Kaplansky Foot and Ankle Centers

Podiatrists located in Columbus, OH & Reynoldsburg, OH

Almost everyone develops dry, hardened skin on their feet at some point. However, if you have corns and calluses that cause pain and interfere with your mobility, contact Kaplansky Foot and Ankle Centers in Columbus and Reynoldsburg, Ohio. David Kaplansky, DPM and Anthony Cozzolino, DPM, and the rest of the team provide expert treatments for corns and calluses to relieve your discomfort. Schedule an appointment online or by phone today to learn more.

Corns Q & A

What are corns and calluses?

If your shoes rub against a specific point on your foot, your skin hardens to protect itself against the friction. The hardened skin turns into a corn or a callus and may appear as:

  • An area of thick, rough skin
  • A hard, raised bump
  • Flaky, dry, or waxy looking skin

Corns are usually smaller than calluses and have a hardened center, surrounded by inflamed, tender skin. Corns usually develop on the parts of your feet that don’t bear weight, so you’re most likely to see them on the tops and sides of your toes.

Calluses, on the other hand, aren’t usually painful. They often develop on the bottoms of your feet, usually under pressure points like your heels or the balls of your feet.

When should I see a doctor about corns?

You should make an appointment at Kaplansky Foot and Ankle Center if your corns or calluses become inflamed and painful. Additionally, if you have diabetes or another circulatory condition, contact the team at Kaplansky Foot and Ankle Center before using an at-home treatment like a pumice stone, as even a minor injury can lead to a nonhealing wound.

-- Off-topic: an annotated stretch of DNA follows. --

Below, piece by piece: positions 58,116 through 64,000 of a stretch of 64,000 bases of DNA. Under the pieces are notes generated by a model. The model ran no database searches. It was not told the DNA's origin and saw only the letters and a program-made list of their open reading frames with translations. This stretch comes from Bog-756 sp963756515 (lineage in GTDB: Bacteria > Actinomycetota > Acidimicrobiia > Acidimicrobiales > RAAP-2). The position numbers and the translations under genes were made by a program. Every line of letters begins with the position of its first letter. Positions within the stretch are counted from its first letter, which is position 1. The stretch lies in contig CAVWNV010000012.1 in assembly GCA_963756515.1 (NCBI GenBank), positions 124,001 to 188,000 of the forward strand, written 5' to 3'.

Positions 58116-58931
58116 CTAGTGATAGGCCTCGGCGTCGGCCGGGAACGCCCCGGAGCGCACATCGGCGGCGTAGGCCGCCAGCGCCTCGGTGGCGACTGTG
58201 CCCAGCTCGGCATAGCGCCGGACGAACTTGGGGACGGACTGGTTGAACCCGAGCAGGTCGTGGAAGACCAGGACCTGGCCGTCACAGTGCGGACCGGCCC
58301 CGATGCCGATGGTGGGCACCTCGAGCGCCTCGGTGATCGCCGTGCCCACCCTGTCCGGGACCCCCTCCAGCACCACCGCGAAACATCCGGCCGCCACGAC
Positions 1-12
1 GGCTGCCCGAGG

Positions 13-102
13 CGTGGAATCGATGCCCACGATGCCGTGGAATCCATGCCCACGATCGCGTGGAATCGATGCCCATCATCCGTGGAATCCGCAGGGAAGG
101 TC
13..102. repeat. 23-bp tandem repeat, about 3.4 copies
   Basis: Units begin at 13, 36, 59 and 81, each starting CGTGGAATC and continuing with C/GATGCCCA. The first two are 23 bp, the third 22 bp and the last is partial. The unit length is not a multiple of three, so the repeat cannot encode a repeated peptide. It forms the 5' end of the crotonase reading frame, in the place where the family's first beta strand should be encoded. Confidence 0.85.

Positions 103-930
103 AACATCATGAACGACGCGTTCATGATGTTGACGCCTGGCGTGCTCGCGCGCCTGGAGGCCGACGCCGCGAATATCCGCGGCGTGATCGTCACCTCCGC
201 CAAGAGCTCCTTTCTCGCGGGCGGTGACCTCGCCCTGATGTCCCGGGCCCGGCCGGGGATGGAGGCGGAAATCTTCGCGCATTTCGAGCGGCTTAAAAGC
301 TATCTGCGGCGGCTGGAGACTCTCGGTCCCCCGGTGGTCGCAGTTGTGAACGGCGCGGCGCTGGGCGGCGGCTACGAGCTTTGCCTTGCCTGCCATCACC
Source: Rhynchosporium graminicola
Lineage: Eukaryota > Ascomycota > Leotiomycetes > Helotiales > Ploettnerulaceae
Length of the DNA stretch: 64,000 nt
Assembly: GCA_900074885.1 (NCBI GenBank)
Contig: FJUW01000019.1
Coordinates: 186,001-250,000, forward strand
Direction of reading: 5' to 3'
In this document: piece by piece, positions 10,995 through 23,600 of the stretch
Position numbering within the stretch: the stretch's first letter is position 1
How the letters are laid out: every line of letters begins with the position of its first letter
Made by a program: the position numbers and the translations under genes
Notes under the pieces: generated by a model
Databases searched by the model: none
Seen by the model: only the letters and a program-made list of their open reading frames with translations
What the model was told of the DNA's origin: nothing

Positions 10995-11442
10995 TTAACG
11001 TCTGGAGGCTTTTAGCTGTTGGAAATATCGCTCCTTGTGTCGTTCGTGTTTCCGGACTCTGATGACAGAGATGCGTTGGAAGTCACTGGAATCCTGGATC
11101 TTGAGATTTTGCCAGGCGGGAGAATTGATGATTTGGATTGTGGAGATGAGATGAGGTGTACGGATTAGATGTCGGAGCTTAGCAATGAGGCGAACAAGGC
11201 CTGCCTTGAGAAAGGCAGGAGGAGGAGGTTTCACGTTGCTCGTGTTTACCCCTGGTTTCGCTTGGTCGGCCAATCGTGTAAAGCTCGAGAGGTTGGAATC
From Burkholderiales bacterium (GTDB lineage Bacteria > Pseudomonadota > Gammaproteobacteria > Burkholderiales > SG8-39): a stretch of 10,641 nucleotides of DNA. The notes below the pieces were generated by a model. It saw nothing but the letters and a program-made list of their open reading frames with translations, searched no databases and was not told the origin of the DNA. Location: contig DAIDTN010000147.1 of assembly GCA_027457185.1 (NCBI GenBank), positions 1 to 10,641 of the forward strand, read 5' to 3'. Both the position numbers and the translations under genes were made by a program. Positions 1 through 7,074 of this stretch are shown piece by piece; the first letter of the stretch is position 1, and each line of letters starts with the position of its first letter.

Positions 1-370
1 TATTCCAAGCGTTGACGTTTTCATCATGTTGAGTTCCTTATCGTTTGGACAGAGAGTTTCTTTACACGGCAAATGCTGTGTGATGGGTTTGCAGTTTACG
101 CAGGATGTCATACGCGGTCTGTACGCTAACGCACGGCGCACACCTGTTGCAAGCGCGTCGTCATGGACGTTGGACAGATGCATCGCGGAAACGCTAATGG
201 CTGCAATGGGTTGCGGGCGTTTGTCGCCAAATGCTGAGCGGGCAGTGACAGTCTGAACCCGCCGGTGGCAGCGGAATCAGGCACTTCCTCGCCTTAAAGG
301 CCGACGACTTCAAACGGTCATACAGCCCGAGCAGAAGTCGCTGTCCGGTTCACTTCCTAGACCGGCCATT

How are corns and calluses treated?

The podiatrists at Kaplansky Foot and Ankle Center offer customized treatments for corns and calluses. Your podiatrist can carefully trim away excess hardened skin. You should never cut calluses or corns on your feet at home as this significantly increases your risk of infection.

Your podiatrist may also prescribe a topical medication to remove your calluses. Depending on the extent of your calluses, you may be able to use an over-the-counter callus remover. Your podiatrist may also suggest using a pumice stone to smooth away dead skin cells before applying the medication.

However, the best way to treat and reduce your risk of corns and calluses is to avoid certain risk factors. Your podiatrist may recommend changing your shoes and wearing protective pads or moleskin patches to minimize friction. In some cases, your podiatrist might prescribe orthotic shoe inserts to prevent recurrent calluses and corns.

If you have painful corns and calluses, call Kaplansky Foot and Ankle Centers or schedule an appointment online today for customized, effective treatments.